Tuesday, 21 May 2013

Great Expectations

Before I even get into this post (which is not about the novel Great Expectations—seriously, I will never, ever talk about classic literature. Ick!), I just want to say thank you to all the people who have been sending me messages and comments with encouragement. It really means so much to me. Which also brings me to my second point. If anyone has any feedback, positive or negative, I would be happy to hear it. I’m new to the blogging world, and I’ll take all the help I can get!

Now, here’s a little bit more of my story.

Near the end of summer 2012, I thought I was finally getting over some stuff. I felt stronger. It also helped that I knew I would be gone from that city soon. In retrospect, I can see that I hadn’t really made a full recovery. My hope and happiness was purely built on the fact that I would be gone soon. I hadn’t really dealt with anything in my heart. Nonetheless, I was happier and my family enjoyed being around me a little bit more.

Then my dad dropped the bomb. I was going to go to a summer camp with my old school and attend that school for about a month until we moved.

I. Was. Mad.

So I definitely wasn’t over everything. It wasn’t anyone else’s fault. It was just taking some time. A few hours after my dad had told me the news, I was finally calmed down. And I made a decision. I decided that I was going to have fun at this summer camp and during that first month of school. It had been a whole summer. A lot can happen in a summer. I knew that much. I believed that things would be different between me and my friends. Looking back now, I guess I actually had made some progress. I would never have been able to make that kind of a decision before.

I started packing for the summer camp. I was actually excited to see my friends who truly did mean a lot to me. When I got to camp, everything was great. For the first two days. The camp ran from Sunday night to the following Friday night. On that Friday, I crawled into my mom’s car crying really hard. Nothing had changed. I was still treated the same way. And I think it hurt more because I had expected things to be different. I was expecting too much.

The camp had included tryouts for our school volleyball team, and the coach was willing to let me play for the month that I was actually at school. Initially I had been excited about this, but after that week at camp, I told my parents that there was no way I was going to play volleyball with the team. I would go to school for the month, but after that, I was never going back. In the hours that followed that declaration, I thought it through and decided that I would play volleyball because it was the right thing to do. I knew that if I quit the team, it wouldn’t be in good conscience. As it turned out, packing for a crazy big move consumed all of our time, and I wasn’t able to play.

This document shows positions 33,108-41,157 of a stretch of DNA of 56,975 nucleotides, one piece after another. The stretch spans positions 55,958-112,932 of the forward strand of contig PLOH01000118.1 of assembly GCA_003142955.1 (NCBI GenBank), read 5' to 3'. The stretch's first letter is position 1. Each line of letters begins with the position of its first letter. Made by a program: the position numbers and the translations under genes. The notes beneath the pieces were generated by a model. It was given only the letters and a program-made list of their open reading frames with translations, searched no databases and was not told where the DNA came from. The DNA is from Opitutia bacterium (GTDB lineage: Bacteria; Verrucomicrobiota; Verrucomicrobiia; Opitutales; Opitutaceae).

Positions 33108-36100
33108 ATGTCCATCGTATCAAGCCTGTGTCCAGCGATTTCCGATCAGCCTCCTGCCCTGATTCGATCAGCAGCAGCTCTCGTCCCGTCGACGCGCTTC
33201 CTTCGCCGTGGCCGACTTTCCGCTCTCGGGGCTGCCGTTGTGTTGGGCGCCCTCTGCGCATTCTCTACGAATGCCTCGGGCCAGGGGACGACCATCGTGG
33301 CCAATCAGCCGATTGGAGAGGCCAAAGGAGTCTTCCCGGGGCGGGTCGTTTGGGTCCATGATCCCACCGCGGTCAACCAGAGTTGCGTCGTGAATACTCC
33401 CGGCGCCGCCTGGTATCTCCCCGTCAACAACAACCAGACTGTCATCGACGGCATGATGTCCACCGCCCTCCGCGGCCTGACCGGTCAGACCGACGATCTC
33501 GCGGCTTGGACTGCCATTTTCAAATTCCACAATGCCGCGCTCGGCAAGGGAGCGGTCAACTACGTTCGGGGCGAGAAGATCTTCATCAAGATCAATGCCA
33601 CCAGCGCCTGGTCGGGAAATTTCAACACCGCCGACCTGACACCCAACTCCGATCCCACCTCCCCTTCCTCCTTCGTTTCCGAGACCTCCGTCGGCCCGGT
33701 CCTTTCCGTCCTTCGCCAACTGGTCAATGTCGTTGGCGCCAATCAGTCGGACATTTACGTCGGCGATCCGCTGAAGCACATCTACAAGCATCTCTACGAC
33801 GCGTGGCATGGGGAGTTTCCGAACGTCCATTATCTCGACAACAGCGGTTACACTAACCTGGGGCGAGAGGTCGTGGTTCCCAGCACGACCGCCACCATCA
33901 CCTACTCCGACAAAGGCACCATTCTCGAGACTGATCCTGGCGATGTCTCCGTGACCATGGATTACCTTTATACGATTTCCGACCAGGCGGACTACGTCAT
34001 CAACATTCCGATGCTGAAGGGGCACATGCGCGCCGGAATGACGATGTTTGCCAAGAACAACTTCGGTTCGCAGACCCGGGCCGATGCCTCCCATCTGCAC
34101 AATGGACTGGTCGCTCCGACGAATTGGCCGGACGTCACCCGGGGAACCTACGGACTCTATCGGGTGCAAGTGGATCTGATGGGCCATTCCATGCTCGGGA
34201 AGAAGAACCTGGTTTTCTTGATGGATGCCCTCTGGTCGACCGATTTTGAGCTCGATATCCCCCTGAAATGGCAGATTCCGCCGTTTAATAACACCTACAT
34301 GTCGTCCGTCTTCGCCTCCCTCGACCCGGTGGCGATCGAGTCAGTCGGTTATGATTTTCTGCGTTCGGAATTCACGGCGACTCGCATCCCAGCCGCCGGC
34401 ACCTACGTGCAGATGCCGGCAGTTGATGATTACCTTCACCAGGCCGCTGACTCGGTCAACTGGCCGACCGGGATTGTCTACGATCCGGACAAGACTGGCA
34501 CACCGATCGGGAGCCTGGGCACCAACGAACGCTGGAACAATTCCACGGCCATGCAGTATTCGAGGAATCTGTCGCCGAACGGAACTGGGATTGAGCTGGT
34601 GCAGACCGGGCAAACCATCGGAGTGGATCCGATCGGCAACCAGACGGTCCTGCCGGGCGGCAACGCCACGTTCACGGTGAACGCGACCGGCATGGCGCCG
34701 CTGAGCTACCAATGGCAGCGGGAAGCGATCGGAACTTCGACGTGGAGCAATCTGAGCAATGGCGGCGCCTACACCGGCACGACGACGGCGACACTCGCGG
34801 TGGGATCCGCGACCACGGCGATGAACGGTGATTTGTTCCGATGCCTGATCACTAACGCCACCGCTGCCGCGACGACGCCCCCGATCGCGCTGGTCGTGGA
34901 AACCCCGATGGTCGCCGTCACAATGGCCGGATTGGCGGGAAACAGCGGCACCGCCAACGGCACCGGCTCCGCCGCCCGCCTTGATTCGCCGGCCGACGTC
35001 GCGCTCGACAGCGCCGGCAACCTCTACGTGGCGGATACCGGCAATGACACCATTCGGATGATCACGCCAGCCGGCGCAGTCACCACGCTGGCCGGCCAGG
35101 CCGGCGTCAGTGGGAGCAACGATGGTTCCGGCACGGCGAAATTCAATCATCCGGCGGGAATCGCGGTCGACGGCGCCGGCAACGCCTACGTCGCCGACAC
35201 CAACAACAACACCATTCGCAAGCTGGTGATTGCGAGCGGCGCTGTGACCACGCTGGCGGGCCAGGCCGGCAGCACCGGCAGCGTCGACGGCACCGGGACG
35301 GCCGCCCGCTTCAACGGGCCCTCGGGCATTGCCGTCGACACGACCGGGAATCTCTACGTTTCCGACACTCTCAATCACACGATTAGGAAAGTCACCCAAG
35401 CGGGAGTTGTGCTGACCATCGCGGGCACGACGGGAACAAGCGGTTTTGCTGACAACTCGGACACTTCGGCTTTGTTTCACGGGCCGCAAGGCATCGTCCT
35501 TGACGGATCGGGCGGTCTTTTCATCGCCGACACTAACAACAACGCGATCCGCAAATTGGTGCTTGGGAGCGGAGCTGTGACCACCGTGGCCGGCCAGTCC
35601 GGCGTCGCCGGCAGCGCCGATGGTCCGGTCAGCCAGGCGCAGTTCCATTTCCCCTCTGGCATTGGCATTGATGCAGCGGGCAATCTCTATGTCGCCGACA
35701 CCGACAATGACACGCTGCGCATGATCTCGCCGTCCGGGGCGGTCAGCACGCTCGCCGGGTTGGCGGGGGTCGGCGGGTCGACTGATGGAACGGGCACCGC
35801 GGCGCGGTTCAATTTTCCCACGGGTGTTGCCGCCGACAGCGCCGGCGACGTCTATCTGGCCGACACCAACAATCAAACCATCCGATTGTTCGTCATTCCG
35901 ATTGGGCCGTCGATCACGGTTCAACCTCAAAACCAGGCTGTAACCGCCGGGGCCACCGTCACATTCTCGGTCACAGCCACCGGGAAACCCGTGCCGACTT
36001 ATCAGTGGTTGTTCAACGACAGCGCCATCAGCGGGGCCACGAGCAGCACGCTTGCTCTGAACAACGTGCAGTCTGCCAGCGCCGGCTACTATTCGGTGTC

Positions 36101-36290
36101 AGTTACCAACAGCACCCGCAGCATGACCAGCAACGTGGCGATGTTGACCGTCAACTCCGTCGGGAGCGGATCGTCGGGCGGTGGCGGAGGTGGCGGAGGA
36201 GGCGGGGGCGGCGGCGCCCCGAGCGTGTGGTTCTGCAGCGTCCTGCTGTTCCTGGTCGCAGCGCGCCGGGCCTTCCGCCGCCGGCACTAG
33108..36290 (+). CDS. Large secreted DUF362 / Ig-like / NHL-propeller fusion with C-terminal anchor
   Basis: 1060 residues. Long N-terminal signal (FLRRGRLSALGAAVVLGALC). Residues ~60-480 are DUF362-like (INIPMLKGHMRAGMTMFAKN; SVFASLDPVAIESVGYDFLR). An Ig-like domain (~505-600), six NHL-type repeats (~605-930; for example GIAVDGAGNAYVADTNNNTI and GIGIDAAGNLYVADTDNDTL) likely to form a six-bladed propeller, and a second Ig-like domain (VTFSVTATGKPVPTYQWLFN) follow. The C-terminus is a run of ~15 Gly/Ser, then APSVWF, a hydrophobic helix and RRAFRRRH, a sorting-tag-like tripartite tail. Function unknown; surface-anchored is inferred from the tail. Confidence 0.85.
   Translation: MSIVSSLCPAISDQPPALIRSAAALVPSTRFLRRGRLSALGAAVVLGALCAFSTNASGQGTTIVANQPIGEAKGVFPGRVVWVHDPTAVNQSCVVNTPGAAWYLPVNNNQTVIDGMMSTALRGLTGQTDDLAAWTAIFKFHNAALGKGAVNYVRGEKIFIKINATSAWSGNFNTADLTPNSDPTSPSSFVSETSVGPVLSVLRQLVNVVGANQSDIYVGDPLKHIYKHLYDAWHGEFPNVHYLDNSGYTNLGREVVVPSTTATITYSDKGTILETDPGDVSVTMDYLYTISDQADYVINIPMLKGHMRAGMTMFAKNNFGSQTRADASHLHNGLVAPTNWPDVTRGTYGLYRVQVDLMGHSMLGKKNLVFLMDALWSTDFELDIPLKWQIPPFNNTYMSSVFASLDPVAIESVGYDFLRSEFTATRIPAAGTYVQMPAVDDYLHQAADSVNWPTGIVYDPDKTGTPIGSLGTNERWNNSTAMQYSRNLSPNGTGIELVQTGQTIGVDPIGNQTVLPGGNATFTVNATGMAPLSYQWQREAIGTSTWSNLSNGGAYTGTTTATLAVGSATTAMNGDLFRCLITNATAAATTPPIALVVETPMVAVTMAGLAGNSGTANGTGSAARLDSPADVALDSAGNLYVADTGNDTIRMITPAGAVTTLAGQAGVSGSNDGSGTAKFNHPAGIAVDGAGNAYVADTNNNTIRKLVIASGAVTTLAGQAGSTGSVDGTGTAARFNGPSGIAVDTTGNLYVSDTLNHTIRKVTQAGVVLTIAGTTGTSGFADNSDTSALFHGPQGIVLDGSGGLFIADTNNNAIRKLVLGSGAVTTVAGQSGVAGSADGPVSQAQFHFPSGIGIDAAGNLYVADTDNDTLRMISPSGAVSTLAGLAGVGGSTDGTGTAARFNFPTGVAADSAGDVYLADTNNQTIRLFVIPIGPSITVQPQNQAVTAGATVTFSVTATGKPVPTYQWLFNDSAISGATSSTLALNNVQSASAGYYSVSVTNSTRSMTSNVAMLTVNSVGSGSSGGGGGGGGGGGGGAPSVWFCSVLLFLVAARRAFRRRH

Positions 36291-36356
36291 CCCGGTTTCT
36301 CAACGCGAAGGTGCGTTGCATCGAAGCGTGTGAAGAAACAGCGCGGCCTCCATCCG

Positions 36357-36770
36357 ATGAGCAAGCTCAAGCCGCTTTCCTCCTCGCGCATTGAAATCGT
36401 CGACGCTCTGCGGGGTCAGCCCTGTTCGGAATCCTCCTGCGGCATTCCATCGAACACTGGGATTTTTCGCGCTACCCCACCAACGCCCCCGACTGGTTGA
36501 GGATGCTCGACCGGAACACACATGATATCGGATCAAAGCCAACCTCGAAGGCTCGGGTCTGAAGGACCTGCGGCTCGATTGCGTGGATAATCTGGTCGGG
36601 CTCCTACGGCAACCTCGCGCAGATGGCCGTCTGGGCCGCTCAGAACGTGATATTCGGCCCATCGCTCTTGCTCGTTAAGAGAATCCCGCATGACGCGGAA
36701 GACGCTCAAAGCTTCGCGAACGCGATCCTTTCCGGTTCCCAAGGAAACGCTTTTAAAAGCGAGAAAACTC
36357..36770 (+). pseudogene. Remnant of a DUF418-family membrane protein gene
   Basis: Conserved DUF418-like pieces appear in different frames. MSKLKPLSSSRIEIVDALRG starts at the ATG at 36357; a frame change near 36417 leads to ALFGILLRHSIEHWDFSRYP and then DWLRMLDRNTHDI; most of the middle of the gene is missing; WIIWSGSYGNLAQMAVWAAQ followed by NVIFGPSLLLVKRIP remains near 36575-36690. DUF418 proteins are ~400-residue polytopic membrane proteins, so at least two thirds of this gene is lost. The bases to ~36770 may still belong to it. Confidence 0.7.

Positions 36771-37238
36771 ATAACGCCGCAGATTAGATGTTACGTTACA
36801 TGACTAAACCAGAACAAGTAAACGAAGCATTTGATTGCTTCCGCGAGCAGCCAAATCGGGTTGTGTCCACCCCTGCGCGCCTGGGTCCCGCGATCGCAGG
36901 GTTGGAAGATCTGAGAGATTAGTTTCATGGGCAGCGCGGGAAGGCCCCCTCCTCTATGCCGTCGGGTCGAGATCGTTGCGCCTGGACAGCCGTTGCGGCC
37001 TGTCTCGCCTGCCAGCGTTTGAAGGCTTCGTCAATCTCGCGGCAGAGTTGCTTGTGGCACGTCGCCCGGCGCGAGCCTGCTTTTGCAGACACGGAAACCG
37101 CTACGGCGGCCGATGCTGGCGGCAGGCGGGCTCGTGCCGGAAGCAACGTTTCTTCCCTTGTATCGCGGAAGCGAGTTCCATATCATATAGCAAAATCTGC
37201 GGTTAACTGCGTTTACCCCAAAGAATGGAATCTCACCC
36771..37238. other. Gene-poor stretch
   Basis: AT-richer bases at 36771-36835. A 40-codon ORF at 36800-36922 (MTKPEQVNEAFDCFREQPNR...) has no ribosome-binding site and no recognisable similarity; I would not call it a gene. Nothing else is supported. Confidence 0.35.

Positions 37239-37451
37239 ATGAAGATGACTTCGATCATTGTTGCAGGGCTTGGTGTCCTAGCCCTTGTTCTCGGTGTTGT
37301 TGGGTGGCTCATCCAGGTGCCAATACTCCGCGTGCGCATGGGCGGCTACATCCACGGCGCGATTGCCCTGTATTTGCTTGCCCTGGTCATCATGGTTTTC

So, school came and again I made the decision to be happy. That stuck for about the first week. Again, I went in expecting way too much. I figured that because all my friends knew I was leaving, they would at least be willing to sit with me at lunch. Nope. The whole cycle started all over again. I would put my lunch down, and everyone else would go two tables over. Nothing had changed since last school year. Finally, I didn’t think I could take the isolation anymore. I put in a lot of extra hours of homework just so I could finish all my schoolwork and leave the school early.

On my last day, I was actually hoping to sneak out. I would just leave at lunch, and no one would know (or care, so I thought). But, my teacher (who was an awesome teacher) announced my departure to the class. To my surprise, I actually got a lot of tearful hugs and goodbyes. I was so shocked. And I actually cried. So maybe this school and the people did still have a place in my heart. Under my sadness.

For as long as I can remember, my dad has been hammering into me not to have super high expectations on anyone. Because you will be disappointed. He says that expectations are relationship killers. People are people. I’m not perfect; they’re not perfect. Other people’s expectations might differ from yours, and they can’t live up to your expectations if they don’t even know what you want! A lot of the hurt I experienced was due to my expectations. One of the first things my counselor told me was “Accept; don’t expect.” I can’t change anyone except myself. If I could go back in time and re-do everything, I would accept people for who they are. It would have saved me a lot of stress and heartache. Yeah, it’s really hard to not expect, but the pain from the disappointment is definitely much harder.

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